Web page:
The countries of Asia have rich cultures, complex histories and incredible landscapes, so travellers who have a nose for discovery are sure to find something fascinating to experience wherever they go. That said, there are some truly world-class things to do that deserve a place on every wish list and, hopefully, on your next itinerary. These are our picks of the best of the best.
View the sunrise or sunset at Angkor Wat
Angkor Wat is a magical place at any time of day, but it’s especially stunning at sunrise and sunset when the ancient sandstone buildings glow in the soft rosy pink or golden light. This sprawling, jungle-wrapped temple complex in the north-west of Cambodia is rightly one of the superstars of UNESCO’s list of World Heritage Sites, and a trip here should be on everyone’s bucket list. Not surprisingly, it attracts millions of visitors a year, so if you want to escape the crowds it pays to skip the standard tours and opt for something more imaginative. A day-long cycle tour led by a local expert ticks a lot of boxes. It’s eco-friendly, fun and means you can see highlights such as Ta Prohm, aka the Tomb Raider Temple – held together by massive tree roots – along with less well-trodden parts of the site that are just made for an away-from-it-all sunset moment.
Set out on an overnight cruise in Halong Bay or Lan Ha Bay
When it comes to otherworldly landscapes, it would be hard to imagine anywhere more incredible than Halong Bay, another UNESCO-listed must-see. This vast bay in northern Vietnam is studded with jagged limestone karsts and islands that rise out of the turquoise sea like dragon spines, and a boat trip to explore this stunning area is very much on travellers’ to-do lists. Just to the south, you’ll find Lan Ha Bay, smaller and less visited but with similarly stunning, ethereal scenery. Boat cruises only started operating here in 2017, and the focus is very much on sustainable tourism and eco-friendly vessels. It’s worth spending a night or two out on the water, preferably on a stylish boat that’s an experience in itself, soaking up the authentic atmosphere and enjoying the unspoiled environment. You’ll see everything from floating villages of pearl divers to colourful fishing boats and maybe even the occasional playful dolphin as you glide along.
Stay in a traditional Japanese ryokan
One of the things that makes Japan such an enjoyable place to travel is the country’s incredible culture of hospitality. The word for it, omotenashi, means ‘to wholeheartedly look after guests’ and helps to explain the lack of tipping – because making the customer happy is reward enough. You’ll encounter it everywhere you go, whether you’re dining in an upmarket restaurant or just buying a train ticket and a snack to take with you. One of the best ways to experience it is to spend a few nights in a traditional Japanese inn, or ryokan. You’ll discover some of the most atmospheric in Takayama, Yudanaka and, of course, Kyoto. Here, you’ll sleep on cosy futons – set out each evening by your nakai-san, your personal member of the hospitality team – in rooms simply furnished with paper screens and tatami matting, and sample the delights of a formal kaiseki dinner that’s as much a work of art as a meal.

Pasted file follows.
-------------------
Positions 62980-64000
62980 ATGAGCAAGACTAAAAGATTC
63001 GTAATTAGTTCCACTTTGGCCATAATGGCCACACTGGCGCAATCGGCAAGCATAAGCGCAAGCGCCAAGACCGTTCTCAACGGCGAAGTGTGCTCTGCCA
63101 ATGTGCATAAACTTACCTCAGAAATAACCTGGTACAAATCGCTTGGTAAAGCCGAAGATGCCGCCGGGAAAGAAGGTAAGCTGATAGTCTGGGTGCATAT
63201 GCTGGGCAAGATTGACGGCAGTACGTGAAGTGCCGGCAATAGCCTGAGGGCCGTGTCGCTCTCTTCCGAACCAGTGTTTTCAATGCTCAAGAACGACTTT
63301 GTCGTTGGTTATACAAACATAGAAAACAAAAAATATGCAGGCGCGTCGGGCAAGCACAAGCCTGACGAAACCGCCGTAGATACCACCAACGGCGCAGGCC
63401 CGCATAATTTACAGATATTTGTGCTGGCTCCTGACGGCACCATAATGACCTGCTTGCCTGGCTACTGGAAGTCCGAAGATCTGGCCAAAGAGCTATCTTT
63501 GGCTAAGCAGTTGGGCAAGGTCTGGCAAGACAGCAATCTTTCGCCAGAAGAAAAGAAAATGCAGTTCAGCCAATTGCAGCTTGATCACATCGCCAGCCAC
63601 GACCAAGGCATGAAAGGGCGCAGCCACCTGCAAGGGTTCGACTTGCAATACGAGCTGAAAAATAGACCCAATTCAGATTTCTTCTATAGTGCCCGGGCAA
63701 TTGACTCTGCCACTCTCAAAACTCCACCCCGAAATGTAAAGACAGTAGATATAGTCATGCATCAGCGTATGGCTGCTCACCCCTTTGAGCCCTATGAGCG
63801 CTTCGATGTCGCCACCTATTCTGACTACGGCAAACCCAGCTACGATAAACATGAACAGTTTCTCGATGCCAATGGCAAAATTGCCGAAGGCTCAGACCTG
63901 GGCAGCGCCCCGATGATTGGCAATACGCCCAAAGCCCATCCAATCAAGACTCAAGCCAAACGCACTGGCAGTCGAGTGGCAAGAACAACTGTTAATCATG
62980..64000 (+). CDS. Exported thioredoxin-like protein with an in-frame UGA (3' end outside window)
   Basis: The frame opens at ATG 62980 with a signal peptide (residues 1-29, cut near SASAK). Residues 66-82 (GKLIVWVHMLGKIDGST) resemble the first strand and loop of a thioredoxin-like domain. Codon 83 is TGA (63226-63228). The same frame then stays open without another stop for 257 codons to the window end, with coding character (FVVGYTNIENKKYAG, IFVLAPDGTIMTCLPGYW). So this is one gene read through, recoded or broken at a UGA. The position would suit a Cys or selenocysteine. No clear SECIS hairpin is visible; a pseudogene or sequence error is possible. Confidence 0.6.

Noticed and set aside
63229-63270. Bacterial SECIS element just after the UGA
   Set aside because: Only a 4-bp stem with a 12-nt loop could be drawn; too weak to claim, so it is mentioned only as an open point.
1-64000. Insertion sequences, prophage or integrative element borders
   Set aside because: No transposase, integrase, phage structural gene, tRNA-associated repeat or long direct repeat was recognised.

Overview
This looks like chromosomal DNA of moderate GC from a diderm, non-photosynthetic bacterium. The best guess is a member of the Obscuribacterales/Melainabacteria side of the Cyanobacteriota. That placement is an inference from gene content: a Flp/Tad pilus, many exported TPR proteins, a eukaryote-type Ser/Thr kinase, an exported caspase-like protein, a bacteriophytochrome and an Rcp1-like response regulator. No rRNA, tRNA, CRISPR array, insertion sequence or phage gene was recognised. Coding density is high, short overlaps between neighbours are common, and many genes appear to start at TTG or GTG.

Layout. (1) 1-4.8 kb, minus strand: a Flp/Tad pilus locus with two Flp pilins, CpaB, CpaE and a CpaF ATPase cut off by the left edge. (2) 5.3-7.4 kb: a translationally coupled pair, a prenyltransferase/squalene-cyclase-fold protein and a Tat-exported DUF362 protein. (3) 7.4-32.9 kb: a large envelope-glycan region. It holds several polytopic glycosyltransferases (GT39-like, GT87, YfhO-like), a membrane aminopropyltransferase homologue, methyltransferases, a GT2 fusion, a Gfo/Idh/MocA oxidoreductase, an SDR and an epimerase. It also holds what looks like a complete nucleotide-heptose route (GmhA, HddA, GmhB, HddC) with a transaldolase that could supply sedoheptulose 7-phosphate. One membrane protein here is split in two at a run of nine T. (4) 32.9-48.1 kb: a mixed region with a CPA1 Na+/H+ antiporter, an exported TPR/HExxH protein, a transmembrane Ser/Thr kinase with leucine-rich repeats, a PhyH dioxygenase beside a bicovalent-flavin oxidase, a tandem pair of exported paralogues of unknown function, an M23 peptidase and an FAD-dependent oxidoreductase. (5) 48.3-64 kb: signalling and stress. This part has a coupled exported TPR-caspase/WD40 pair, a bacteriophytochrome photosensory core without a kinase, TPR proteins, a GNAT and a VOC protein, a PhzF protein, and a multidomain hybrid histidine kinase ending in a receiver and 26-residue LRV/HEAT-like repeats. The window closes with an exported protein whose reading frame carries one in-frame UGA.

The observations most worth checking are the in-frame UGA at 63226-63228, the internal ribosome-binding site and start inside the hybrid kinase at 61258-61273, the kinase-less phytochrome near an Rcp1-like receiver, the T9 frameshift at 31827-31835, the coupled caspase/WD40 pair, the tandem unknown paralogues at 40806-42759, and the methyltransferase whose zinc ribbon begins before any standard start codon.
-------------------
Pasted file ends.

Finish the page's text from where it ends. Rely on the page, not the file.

Enjoy a foodie experience or cooking class
A country’s food is as much a part of its culture as its history, arts and crafts, and wherever you go in Asia there are people eager to share their passion for their local, regional and national specialities with foreign visitors. You’ll find a host of street-food tours at all times of the day and night, from breakfast on the go in Shanghai to after-dark grazing in Hanoi – and if you don’t fancy walking, you could perhaps cycle, ride pillion on a Vespa or travel by cycle rickshaw. For an adventure you get to take home with you afterwards, though, we recommend a cooking class. The best, such as Chef Nak’s Khmer cuisine class in Cambodia, include shopping at a local market, lessons in how to choose and prepare the ingredients and recipes that you’ll be able to recreate at home. You’ll be having so much fun, you won’t even realise how much you’re learning about the local way of life at the same time!
Experience an ethical visit to an elephant conservation sanctuary
Elephants have long had a special place in the culture of south-east Asia, where they crop up in zodiacs, illuminated manuscripts and the decorations of buildings. Because of their strength and stamina, they’ve also been used for transport, including on the battlefield, and for hauling heavy loads, most recently by the logging industry. Sadly, the population of Asian elephants in the wild has fallen to a worryingly low level in the past 60 years – they’re now officially endangered – and people have also started to think carefully about the treatment of those in captivity. Fortunately, recent years have seen the creation of elephant sanctuaries run on ethical lines where the welfare of the animals is the top priority. Come to one of these and you’re not just supporting their work, you’ll also get to see happy, healthy elephants in a natural environment and interact with them in a way that works for them: feeding them and walking with them, rather than sitting on their backs.
Your journey will start with one of our UK team – someone like Malcolm, who's travelled extensively in your chosen destination. They’ll shape your ideas into the trip of a lifetime. But they won't do it alone. They'll draw on the expertise of our contacts on the ground, connecting you to the people who'll make your holiday one you'll always remember - guides who can give you genuine insights into local life and culture, chefs who can teach you how to rustle up the local cuisine and safari rangers who'll ensure you'll spot the best wildlife.
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